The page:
A total of 135 people have been killed in those areas of Syria where a ceasefire has been in place since February 27, the Syrian Observatory for Human Rights said Saturday.
The cessation of hostilities agreement did not apply to certain areas, where, according to the observatory, over 550 people were killed.
The UK-based group said overall the level of violence has tremendously decreased.
The ceasefire agreement was brokered by the United States and Russia. It does not cover areas of the country that are under Daesh control, as well as thst of the al-Qaeda–affiliated al-Nusra Front.
The Syrian government accepted the terms of the truce on condition that military efforts against Daesh and the al-Nusra, who are excluded from the ceasefire, continue.
Peace talks to continue?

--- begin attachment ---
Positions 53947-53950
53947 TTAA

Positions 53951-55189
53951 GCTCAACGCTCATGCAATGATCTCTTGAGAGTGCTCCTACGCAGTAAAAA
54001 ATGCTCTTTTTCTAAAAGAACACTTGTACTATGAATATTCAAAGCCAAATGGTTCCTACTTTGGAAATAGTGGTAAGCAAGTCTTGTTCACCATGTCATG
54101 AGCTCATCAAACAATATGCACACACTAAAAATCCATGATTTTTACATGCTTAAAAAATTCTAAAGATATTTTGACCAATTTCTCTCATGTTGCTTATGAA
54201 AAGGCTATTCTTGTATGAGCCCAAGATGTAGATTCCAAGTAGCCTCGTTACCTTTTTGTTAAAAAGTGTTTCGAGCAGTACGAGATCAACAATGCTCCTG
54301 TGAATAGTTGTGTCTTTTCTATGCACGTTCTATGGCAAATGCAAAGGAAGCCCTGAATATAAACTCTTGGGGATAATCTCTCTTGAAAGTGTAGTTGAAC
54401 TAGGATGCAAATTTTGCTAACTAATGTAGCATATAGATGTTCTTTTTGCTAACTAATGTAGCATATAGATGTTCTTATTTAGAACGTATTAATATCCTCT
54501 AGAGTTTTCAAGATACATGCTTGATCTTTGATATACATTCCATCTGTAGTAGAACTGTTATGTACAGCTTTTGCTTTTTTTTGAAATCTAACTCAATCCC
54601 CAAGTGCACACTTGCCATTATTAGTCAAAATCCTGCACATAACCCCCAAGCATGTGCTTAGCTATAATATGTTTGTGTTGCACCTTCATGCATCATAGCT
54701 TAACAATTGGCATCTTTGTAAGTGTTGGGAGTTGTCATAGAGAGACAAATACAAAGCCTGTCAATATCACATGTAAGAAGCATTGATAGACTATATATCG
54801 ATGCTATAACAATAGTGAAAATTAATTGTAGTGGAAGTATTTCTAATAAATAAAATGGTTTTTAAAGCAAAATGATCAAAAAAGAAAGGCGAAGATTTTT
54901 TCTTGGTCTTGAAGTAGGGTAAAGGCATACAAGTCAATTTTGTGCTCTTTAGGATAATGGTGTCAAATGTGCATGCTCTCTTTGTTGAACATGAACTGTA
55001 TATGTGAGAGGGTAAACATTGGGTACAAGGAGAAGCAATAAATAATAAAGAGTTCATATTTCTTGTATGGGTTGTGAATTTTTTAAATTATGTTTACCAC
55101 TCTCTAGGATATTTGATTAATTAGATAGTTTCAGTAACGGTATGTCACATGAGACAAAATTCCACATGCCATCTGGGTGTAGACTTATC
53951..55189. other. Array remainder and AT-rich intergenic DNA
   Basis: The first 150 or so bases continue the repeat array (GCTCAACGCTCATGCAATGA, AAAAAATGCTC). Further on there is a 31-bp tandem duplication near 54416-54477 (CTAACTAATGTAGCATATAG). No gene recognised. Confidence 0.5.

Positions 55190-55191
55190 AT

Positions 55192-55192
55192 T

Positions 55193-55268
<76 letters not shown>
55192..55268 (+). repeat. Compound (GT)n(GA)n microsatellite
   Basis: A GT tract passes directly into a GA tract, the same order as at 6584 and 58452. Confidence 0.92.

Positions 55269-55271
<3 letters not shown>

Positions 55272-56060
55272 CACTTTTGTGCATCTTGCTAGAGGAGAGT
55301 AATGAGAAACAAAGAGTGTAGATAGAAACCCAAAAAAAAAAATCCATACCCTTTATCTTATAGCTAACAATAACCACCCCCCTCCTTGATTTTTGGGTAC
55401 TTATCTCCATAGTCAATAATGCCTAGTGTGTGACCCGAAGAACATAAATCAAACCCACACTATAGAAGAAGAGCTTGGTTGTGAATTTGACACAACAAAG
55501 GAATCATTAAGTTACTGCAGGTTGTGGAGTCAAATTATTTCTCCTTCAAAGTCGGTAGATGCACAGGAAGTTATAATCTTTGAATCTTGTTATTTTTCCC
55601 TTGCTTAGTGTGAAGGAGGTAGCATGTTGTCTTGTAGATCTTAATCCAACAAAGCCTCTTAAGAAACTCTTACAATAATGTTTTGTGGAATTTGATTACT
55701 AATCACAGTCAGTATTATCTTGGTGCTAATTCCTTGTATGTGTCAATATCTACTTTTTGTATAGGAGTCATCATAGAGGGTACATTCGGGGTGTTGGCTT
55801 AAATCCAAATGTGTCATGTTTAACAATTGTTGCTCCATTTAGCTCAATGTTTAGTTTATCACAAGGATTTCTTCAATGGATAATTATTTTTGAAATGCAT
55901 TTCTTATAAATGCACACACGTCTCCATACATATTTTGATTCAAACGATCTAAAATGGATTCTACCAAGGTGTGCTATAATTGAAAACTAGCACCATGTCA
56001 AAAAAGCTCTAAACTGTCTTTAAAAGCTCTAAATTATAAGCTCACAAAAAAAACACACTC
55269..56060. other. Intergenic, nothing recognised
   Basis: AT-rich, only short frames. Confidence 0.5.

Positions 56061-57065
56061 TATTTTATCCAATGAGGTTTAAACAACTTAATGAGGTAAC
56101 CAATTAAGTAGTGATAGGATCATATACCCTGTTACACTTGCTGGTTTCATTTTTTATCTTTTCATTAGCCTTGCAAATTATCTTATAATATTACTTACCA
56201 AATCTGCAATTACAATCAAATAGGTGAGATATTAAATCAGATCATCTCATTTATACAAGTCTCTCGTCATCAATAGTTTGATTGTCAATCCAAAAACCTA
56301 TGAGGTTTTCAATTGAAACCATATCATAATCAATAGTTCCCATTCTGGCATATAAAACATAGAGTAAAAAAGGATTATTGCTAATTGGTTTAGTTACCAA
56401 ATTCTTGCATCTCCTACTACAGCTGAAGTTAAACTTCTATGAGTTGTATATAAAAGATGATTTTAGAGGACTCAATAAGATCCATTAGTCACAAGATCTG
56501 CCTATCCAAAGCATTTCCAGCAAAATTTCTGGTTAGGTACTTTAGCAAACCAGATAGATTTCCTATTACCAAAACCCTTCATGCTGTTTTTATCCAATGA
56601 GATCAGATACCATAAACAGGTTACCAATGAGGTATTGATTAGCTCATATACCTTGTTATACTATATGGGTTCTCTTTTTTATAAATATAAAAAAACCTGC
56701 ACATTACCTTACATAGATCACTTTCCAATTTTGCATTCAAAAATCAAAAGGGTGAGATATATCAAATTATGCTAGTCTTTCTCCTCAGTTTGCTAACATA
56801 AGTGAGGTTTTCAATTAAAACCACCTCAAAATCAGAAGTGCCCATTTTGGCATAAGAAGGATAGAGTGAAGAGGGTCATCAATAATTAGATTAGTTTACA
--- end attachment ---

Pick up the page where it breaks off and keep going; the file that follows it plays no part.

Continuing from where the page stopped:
On March 3, UN Special Envoy for Syria Staffan de Mistura said the next round of the peace talks on the conflict in Syria are likely to continue on March 9, which is an approximate date, as some delegations would arrive later.
On Friday, Riad Hijab, the head of the Saudi-backed Syrian opposition High Negotiations Committee (HNC), said conditions were not suitable to resume the talks, claiming that more than 50 militant-held areas in Syria have been targeted during the truce.
Hijab also reiterated the HNC position that there should be no role for President Bashar al-Assad in the future of Syria.
The UN envoy for Syria has said, "Can't we leave the Syrians to actually decide on that? Why should we be saying in advance what the Syrians should say, as long as they have the freedom and the opportunity of saying so?"
According to a February report by the Syrian Center for Policy Research, the conflict in Syria has claimed the lives of over 470,000 people and displaced nearly half of the country’s pre-war population of about 23 million within or beyond its borders since March 2011.
Editor's note: This article has been edited from the source material
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